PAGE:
October 22-23, 2019 Extraordinary, Sporting & Collector Firearms
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The live portion of this session begins on Wednesday, October 23, 2019.
This musket is probably the most significant identified Revolutionary War long arm in existence. The well-documented musket, bayonet, and commission have been passed down in the family from John Simpson to the current owner, who is a Simpson descendant. John Simpson was born in 1748 and died in 1825 in Deerfield, New Hampshire. Private John Simpson was the only man who received a court martial for firing the first shot, against the famous order of Colonel William Prescott: "Don't shoot until you see the whites of their eyes!". He was only lightly reprimanded for his enthusiastic and patriotic mishap and went on to serve with honor throughout the war, eventually becoming a Major. A historical marker stands in Deerfield, New Hampshire today. It reads "MAJOR JOHN SIMPSON: Born in Deerfield and buried in Old Center Cemetery on road west, he gained fame by the unauthorized first shot at Bunker Hill while serving as a private in Captain Dearborn's Company of Colonel Stark's Regiment. Although reprimanded for this disobedience, he afterward served his country with honor." Major John Simpson was the grandfather of Ulysses S. Grant and the great grandfather of Meriwether Lewis. The musket was passed down to his son, Samuel Simpson, Sr. then to his grandson, Samuel N. Simpson, Jr. The musket then went to the current owner's maternal great-grandfather Charles Lyon Simpson. It was then given to his grandmother, then his mother, and finally, to the current owner. The musket was featured in an article from "The Granite State Magazine" Volume 11, in 1906, on pages 14-19, where it is photographed with the commission and captioned "The gun that fired the first shot at Bunker Hill". The musket itself is a Dutch Type III musket. For an identical example, see page 390-391 of "American Military Shoulder Arms, Volume I: Colonial and Revolutionary War Arms" by George D. Moller. Moller states that that thousands of Dutch muskets were shipped to the colonies before and during the Revolutionary War. In a 1797 inventory of small arms at the Schuylkill Arsenal near Philadelphia, there were 525 Dutch muskets listed as the arms remaining from the Revolutionary War. It is also known that with the help of Benjamin Franklin, several thousand Dutch muskets were purchased by the colony of Massachusetts. One of these Type III musket is known with "CITY OF BOSTON" branded on the buttstock. In 2009 George C. Neumann wrote an article titled "Dutch Arms in the American Revolution" for the NRA magazine "American Rifleman". The article states that this Type III pattern saw service in the American colonies as early as the 1750's and that this type was altered with barrel bands added by the salvage contractors when the muskets were shipped. He dates the Type III muskets between 1750 and 1770. Neumann states that Dutch muskets were common from the very beginning of the American Revolution and were employed through the end of the epic conflict and played a significant role in our independence. Under the section of the article titled "Firearms Characteristics" he describes the Type III muskets and discusses their predominance in the war. The musket features a tapered round smoothbore barrel inscribed "No. 696" on top, near the breech. There is a bayonet lug on the bottom. This musket is one of those probably altered by the salvage contractors, as the barrel retaining pins were removed as well as the ramrod ferrules, and four brass bands were added during the period. The flat banana lockplate has beveled edges and is stamped in the center with a small rectangular "FC" cartouche. Standard Type III brass furniture, buttplate tang inscribed "G", which is probably an inspection mark. The walnut stock is of typical early Dutch form with carved teardrops around the lock, sideplate, and barrel tang. The comb is high and pronounced in the early Dutch and German fashion. The musket is complete with its original matching numbered bayonet inscribed "G - No. 696" on the socket. It has a faceted double edged blade of 12-1/8" and measures 16-5/8" overall. CONDITION: Barrel and lock retain an undisturbed heavy brown patina, lock is in its original flintlock configuration. The post on the cock was broken off during the period and is absent. Brass has been partially polished and shows some marks from use and darker areas. Stock shows some scattered marks from use and light areas around brass furniture from polishing. Stock retains an original undisturbed surface. Complete with original iron ramrod. Bayonet retains a matching dark heavy patina with some minor period nicks to edges. All markings on musket are excellent. The musket comes with several copies of a 50 page book of extensive professional research compiled and written by Jonathan Holstein for the current owner. The encompassing and well-written book outlines the provenance, history of Simpson and the Simpson family, photographs of the musket, history of the battle of Bunker Hill and Simpson's court martial, and a history of the musket being published. It includes photographs of John Simpson's home, his gravestone, historical marker, and other pertinent images and documentation. The musket is accompanied by Second Lieutenant John Simpson's original commission dated March 13th, 1778 from the state of New Hampshire. The appointment is in "Captain Simon Marston's Company in the Battalion of troops raised within said state for the Defence of the States of New England & New York Commanded by Lieut. Col. Stephen Peabody, Esq." It is signed by E. Thompson and M. Weare and has the pressed seal of New Hampshire. The commission is mounted in a 16" x 11-1/4" gilt frame with glass. The commission itself measures 13" x 8-1/4". CONDITION: Commission shows some minor losses along creases. Shows some minor staining and fold marks but is clearly legible and complete. The musket is also featured in a 7 page article in "U.S. Martial Arms Collector" and "Springfield Research Newsletter" in Number 160 from September, 2019. This grouping has indisputable provenance and extensive documentation. This musket made a certain contribution to achieving this country's independence and is a national treasure worthy of the most important institution or advanced collection. DMG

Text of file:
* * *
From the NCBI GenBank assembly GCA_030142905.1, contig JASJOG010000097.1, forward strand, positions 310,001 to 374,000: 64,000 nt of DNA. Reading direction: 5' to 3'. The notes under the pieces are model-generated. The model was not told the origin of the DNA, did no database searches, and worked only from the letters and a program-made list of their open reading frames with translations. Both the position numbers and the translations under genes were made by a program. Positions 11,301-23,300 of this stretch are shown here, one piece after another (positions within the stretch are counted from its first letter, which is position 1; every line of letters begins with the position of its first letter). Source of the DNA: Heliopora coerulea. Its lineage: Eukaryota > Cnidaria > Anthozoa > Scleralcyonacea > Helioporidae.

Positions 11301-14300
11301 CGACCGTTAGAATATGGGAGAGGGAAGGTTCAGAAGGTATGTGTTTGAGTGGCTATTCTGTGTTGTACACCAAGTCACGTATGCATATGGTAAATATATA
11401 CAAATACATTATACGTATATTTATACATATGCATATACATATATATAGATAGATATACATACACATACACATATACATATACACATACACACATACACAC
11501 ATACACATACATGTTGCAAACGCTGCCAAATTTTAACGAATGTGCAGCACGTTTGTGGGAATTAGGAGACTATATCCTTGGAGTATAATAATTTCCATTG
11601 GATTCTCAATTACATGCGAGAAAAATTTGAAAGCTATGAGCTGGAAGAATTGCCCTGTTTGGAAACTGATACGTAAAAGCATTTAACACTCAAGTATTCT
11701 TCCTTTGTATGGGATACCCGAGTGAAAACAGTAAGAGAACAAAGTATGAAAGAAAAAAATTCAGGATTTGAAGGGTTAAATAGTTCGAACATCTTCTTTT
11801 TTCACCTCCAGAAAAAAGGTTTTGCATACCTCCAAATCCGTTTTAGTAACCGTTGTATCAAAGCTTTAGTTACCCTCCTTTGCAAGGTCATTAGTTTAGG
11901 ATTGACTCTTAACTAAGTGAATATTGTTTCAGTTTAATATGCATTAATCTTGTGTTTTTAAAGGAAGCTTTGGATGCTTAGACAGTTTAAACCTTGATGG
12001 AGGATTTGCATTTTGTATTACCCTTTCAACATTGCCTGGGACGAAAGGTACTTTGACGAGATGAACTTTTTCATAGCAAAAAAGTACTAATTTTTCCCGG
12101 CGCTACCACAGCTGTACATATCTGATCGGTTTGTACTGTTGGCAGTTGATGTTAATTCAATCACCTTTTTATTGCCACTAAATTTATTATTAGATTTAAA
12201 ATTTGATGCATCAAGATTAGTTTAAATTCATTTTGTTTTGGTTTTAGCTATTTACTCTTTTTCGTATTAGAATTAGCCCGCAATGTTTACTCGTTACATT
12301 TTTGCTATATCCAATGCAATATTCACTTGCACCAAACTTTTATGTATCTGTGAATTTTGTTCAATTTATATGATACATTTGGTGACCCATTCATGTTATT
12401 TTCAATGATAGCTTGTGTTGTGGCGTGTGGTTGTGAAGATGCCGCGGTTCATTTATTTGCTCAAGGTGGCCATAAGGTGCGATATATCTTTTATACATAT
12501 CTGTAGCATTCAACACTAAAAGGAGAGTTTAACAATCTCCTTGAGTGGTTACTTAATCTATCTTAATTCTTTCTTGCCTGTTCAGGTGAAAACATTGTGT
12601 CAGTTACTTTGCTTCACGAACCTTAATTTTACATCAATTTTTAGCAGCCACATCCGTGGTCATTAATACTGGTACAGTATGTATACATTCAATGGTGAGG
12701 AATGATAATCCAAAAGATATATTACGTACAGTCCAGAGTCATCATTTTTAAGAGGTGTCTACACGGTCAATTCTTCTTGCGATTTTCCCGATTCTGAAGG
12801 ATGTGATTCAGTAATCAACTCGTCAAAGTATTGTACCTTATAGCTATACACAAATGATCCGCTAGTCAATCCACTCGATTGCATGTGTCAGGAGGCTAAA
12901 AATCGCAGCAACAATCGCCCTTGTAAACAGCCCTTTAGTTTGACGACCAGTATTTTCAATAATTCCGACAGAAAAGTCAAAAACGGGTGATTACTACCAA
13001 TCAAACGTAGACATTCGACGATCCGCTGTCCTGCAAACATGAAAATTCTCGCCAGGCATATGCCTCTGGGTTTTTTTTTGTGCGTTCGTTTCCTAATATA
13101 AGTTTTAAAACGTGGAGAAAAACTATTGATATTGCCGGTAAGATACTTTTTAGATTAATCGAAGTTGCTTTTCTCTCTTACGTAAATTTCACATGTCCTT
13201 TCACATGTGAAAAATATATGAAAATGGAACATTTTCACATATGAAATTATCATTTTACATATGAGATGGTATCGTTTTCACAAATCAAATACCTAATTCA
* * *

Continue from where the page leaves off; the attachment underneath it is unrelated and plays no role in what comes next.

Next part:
Name
Value
Accessories
Bayonet, Commission
Barrel Length
40 - 3/8"
Caliber/Bore
.79 Smoothbore
Drop at Comb
Drop at Heel
FFL Status
Antique
Length of Pull
Manufacturer
Dutch
Model
Type III Musket
Paperwork
Framed Commission, Catalogs of History & Provenance
Serial Number
696
Bidding
Current Bidding
Minimum Bid: $50,000.00
Current Bid: $75,000.00
Estimate: $100,000 - $300,000
Number Bids: 6